Darkness and light, sand and fog at library

When the leaves change colour and darkness comes earlier, you know that fall is here and winter isn’t far behind.

When the leaves change colour and darkness comes earlier, you know that fall is here and winter isn’t far behind.

Time to read a dark, brooding novel like “The House of Sand and Fog” by Andre Dubus III.

The members of the library book club read this work of fiction and met on Saturday, Oct. 17, the first official book club in our new space.

We gathered in the Community Room, a perfect spot to settle in with a cup of coffee and a muffin while looking forward to a lively discussion of Dubus’s novel, published in 1999.

Told from the point of view of the two main characters, the author immediately puts you into their headspace. These are people that come from very different cultures, but find themselves struggling over the same thing.

To maintain ownership of a house they both believe legally belongs to them.

Kathy, a recovering alcoholic, was evicted from her home for failure to pay back taxes.

Her house is sold at a county auction to a former colonel in the Iranian Air Force, Mr. Behrani.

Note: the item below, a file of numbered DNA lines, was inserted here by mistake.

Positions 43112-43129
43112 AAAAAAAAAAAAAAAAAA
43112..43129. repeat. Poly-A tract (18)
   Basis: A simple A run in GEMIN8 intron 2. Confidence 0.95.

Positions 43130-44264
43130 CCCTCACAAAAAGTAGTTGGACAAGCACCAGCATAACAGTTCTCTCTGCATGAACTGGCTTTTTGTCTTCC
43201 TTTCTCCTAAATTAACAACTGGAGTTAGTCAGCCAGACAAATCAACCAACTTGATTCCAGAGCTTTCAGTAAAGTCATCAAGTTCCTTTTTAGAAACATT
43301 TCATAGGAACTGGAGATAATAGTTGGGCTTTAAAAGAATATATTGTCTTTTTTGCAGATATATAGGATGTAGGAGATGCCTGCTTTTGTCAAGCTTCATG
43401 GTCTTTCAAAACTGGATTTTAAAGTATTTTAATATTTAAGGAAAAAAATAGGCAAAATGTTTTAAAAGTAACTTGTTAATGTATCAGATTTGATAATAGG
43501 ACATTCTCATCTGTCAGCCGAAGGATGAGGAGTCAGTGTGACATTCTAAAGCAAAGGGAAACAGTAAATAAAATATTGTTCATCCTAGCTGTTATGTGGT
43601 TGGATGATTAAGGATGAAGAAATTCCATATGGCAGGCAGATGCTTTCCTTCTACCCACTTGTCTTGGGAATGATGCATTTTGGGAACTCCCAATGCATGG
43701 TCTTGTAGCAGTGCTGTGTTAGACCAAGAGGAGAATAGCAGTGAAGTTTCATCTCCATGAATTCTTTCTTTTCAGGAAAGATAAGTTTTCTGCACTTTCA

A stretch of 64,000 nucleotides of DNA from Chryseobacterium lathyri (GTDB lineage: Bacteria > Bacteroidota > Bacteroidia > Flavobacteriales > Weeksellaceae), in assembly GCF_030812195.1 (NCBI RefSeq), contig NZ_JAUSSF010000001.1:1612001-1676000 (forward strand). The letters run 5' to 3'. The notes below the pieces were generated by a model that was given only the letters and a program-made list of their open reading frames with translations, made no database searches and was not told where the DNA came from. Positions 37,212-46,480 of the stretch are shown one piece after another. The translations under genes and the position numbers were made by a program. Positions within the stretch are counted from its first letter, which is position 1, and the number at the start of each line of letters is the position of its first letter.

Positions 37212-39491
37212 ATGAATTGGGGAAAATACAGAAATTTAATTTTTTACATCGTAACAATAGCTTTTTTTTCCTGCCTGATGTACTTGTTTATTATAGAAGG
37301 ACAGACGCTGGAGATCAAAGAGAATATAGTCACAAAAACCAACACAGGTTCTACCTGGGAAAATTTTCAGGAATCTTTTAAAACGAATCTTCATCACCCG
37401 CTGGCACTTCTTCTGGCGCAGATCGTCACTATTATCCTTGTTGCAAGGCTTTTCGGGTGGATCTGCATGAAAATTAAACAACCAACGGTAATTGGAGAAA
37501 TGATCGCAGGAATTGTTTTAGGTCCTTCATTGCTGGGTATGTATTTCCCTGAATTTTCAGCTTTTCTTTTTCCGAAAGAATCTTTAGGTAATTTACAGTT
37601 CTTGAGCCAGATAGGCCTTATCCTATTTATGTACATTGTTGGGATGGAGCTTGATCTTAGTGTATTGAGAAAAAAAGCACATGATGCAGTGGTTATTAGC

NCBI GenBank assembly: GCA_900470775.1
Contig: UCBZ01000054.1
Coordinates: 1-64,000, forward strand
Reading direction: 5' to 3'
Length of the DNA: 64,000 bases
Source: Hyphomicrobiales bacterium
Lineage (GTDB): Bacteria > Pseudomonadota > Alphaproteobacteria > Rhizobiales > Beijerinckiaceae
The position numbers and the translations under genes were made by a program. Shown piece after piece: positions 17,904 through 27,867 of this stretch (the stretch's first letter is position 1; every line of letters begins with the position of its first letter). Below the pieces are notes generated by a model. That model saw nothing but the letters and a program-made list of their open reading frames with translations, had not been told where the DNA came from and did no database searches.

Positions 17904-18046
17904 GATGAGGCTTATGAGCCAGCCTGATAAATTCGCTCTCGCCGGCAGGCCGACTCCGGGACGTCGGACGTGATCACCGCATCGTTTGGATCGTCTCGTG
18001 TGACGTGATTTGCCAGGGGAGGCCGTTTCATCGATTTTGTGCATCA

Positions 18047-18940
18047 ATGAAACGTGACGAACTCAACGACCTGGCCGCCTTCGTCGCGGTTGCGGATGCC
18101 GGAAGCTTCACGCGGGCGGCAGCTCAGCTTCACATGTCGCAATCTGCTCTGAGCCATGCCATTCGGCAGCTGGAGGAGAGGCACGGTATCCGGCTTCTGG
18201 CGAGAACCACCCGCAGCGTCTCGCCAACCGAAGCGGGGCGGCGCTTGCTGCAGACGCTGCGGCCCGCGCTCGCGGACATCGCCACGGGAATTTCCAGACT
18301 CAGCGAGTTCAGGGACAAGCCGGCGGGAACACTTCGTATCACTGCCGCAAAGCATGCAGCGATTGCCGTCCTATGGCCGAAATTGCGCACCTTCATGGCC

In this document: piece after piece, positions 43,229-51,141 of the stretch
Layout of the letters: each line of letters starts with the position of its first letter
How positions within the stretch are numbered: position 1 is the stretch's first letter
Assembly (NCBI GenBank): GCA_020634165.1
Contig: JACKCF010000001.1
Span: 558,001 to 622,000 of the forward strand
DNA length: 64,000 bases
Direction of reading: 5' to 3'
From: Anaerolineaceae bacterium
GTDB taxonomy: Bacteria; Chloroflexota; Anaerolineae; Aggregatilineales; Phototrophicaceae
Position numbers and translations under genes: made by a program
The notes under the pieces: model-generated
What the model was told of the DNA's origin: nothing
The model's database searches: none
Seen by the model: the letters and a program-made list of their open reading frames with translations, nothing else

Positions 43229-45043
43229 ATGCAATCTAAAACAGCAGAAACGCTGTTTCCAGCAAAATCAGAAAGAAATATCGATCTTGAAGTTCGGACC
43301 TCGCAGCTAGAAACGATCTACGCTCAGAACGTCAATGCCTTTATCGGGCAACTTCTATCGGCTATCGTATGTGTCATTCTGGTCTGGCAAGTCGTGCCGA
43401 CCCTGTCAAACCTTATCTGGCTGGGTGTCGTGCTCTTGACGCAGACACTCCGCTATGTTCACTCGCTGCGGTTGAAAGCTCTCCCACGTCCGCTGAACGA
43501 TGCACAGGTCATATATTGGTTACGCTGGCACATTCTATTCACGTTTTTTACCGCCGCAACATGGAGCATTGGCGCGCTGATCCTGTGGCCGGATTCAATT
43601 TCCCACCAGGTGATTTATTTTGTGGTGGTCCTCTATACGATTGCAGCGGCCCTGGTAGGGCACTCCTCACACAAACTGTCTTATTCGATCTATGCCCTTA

After a clerical error is discovered, Kathy begins a fight to reclaim her home, but Behrani will not let go of his American dream.

This is the premise of the novel, and the way Dubus tells it is riveting.

We get to go into the depths of the worst types of human behaviour, from both sides of the story.

The author has us rooting for each of them, and then instantly cringing at what happens next.

It all builds up to the tragic and unexpected ending, one that you can’t see coming, but leaves you heartbroken.

The House of Sand and Fog is a tale that is woven by a master writer.

He got the original idea for the story from reading a newspaper article, and that was enough to spark his curiosity.

His characters were based on truth, but he imagined them acting in less than reasonable ways.

Dubus has said, “It’s so easy to misbehave in this world, it’s harder to do the right thing.”

Reading this book will definitely leave you wondering who was right or wrong, or if it even mattered.

If you would like to read The House of Sand and Fog, please make a request at the Summerland Library. If there is a bit of a wait list, I might suggest a couple of read-a- likes such as NW” by Zadie Smith; The Amazing Adventures of Kavalier and Clay by Michael Chabon and Of Mice and Men by John Steinbeck.

Join us for the next book club meeting, Saturday, Nov. 21 at 11 a.m.

The November selection is Await your Reply by Dan Chaon.


Caroline McKay is the Assistant Community Librarian for the Summerland branch of the Okanagan Regional Library.



Summerland Review